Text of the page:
Thirty Minutes after Sext during the Midday refection
Fray Timoteo (FT): What Barbary! The revolutionaries have destroyed the church of St. Thomas and no one survived.
Fray Geronimo (FG): Indeed what Barbary.
FT: God has punished those friars in black and white for speculating too much about the universe looking at the stars and writing about them. It is with their intellectual stubbornness that God has decided to smite them with atrocity of the rebels.
FG: Dear brother tell me what those Friars in black and white do everyday. I suppose that they did not do anything that would displease God and instead a more pleasing act is done within their midst.
FT: From what I hear about them from eyewitness accounts, they spent most of their time in their scriptoria writing treatises and then printing them. The sin here is that most of their time is spent in that philosophical adventure. Indeed it is a sin, a sin of pride. Have not the LORD said that he has hidden truth from the learned and gave it to the childlike? Dear brother, the sin against God’s mystery is being done in that wretched place. Let me tell you more for you are in want of more. They even speculate about the Universe, Stars et cetera. Have they no time for prayer? It seems to me that they are indulged under the ecstasy of pagan knowledge that God has slipped away from their minds and hearts. I pray for their souls. Requiem donna eis domine.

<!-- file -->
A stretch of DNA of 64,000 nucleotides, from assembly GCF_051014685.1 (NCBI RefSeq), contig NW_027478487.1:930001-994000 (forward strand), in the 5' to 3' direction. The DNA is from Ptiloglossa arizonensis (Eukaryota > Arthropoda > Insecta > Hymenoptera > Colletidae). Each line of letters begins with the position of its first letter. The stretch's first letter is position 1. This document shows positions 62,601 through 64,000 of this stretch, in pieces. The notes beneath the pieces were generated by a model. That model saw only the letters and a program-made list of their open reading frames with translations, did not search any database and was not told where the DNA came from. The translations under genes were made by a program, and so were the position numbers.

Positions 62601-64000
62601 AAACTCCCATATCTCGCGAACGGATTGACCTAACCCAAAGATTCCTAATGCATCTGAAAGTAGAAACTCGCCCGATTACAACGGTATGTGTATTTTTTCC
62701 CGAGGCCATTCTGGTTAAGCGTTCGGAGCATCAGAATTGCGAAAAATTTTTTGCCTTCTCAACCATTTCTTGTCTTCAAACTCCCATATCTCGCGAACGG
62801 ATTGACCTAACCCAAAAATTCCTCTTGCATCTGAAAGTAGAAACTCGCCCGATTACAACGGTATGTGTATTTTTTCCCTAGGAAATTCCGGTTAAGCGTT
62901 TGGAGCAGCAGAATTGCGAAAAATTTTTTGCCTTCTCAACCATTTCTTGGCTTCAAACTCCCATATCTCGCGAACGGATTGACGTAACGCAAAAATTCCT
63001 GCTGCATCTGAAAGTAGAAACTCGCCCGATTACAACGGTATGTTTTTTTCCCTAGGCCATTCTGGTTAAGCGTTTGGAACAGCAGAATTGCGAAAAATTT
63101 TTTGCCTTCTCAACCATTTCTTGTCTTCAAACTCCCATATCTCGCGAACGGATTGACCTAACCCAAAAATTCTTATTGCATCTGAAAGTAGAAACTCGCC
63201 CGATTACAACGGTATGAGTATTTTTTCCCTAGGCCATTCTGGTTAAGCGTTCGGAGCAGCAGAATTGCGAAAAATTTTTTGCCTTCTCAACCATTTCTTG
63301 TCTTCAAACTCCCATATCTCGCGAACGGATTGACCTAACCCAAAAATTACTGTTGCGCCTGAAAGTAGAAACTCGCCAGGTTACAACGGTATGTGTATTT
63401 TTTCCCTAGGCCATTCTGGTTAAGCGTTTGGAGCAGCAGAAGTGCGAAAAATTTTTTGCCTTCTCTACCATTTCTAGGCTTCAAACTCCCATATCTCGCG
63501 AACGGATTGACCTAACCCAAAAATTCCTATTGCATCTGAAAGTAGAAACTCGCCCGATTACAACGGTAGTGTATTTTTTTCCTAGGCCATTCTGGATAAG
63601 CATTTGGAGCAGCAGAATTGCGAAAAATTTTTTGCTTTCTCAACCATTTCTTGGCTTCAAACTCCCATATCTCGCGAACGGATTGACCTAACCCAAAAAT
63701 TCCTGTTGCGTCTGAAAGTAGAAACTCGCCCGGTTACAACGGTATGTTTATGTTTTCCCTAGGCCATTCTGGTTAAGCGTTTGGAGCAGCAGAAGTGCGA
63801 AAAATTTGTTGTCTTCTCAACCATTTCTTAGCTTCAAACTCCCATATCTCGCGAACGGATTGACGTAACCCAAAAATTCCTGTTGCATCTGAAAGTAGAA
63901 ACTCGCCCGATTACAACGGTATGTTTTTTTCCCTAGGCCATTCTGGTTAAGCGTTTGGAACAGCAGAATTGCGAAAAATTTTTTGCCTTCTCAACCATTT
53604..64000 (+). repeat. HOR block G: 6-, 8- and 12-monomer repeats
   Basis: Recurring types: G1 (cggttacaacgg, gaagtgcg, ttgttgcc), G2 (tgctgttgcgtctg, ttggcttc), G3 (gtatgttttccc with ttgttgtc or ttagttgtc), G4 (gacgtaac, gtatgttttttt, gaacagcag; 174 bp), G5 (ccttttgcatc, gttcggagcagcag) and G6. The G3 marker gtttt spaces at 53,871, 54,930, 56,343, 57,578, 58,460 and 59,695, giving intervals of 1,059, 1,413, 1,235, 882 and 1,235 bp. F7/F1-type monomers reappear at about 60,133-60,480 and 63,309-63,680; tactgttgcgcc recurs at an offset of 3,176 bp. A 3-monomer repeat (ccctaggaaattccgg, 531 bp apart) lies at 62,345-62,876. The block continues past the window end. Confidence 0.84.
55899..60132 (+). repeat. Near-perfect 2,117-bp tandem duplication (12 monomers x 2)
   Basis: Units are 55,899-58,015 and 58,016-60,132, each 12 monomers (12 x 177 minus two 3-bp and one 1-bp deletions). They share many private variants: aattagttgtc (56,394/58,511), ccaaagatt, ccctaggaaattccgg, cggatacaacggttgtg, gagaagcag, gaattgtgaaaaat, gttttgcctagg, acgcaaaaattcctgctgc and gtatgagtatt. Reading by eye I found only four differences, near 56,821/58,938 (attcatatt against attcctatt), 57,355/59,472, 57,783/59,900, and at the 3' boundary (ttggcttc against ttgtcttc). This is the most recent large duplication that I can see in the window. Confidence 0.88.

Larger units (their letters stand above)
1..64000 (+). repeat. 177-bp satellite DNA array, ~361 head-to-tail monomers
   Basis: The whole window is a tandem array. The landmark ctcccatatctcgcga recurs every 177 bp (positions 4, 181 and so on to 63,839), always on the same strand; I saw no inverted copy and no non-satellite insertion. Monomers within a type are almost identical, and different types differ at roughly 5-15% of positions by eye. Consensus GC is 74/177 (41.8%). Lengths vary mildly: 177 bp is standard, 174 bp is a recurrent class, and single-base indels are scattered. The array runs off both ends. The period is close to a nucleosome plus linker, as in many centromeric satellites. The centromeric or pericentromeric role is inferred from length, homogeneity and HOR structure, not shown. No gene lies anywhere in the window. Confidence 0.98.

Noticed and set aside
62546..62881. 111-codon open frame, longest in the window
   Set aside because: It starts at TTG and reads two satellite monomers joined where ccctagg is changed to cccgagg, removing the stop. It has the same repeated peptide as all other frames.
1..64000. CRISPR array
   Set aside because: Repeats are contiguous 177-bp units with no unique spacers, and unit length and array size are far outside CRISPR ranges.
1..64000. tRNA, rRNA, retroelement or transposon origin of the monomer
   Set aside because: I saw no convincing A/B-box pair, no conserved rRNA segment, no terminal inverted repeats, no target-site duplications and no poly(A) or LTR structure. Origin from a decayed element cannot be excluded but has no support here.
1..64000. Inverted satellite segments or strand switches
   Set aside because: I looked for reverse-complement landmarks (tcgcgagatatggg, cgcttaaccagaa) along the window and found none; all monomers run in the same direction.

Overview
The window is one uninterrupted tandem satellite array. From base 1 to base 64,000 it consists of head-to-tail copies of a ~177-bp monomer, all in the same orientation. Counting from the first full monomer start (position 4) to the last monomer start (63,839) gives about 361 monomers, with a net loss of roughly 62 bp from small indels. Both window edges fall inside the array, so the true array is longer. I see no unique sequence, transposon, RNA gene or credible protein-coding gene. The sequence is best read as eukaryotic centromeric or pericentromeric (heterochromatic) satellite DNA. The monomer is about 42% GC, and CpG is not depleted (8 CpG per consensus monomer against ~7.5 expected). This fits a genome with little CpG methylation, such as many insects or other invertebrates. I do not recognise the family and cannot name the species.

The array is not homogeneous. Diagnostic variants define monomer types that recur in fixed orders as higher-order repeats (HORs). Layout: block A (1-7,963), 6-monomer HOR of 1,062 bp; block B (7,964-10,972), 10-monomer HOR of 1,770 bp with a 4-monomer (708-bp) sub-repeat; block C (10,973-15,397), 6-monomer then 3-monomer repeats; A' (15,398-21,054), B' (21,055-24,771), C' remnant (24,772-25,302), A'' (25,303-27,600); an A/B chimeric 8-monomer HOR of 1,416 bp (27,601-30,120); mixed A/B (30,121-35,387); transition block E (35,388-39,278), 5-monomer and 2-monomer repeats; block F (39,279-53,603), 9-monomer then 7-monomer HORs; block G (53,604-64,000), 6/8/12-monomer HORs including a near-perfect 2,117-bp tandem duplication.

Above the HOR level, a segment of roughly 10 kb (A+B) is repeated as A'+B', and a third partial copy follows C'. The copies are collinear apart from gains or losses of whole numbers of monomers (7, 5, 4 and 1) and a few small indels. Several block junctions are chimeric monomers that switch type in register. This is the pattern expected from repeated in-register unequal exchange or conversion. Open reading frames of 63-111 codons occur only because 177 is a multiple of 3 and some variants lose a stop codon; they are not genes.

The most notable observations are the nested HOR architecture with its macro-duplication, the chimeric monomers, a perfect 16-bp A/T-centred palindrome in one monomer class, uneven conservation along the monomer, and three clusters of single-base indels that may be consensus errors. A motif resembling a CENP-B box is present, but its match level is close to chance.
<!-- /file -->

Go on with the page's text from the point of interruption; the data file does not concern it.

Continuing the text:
F.G Brother such pessimism has entered thy heart! What has made you so infuriated about speculating? What should we do then? I myself am writing a treatise defending a particular position in the philosophy of St. Tomas (whose Church was destroyed). But brother what a proposition! Death! Destruction! What is your point Timoteo?
FT: I have been in this monastery more than you Geronimo. I have worked the fields. I made the oven and all the clay instruments we have. Those were good times. We pray the lauds with gladness in our hearts and recite the compline with the hope of God’s continuing sustenance for the life we offer to him through our bodies. Indeed it was noble times.
FG: Do other brothers go to the scriptorium?
FT: we never had a library before. We don’t have enough money to buy books from the bookseller. But the wisdom of Tertullian whose name I have ascribed to be my monastic name said: Believe in order to understand and then stop! The wisdom in those lines was endless and I have taken it as the supreme axiom of my monastic life. You ask whether they work in the scriptorium. The last abbot called them the “knowledgeable scoundrels.” He never expelled them but he distrusted them and ordered strict penances from them. Do you remember Fray Paulus who was sentenced with flagellation for writing a treatise against a saint?
FG do you consider then that the acts of these people who dedicated themselves in the academic labors as mere persons who avoid the rigors of physical labor which according to you is the prime of religious life?
FT: indeed you grasp my point all too well my brother. Christianity is not founded on philosophical search on truth. Rather it is through the Truth itself which habitavit in nobis. Moreover, it is not through Greek philosophy or Scholastic ambitions that this church stood. It is through the blood of the martyrs along with the king of martyrs. Do you read in the martyrology the violence of ancient Rome under the ecstasy of blood? Now, I suppose that you are convinced of my point that this church survived because of the martyrs and not through your academic labors.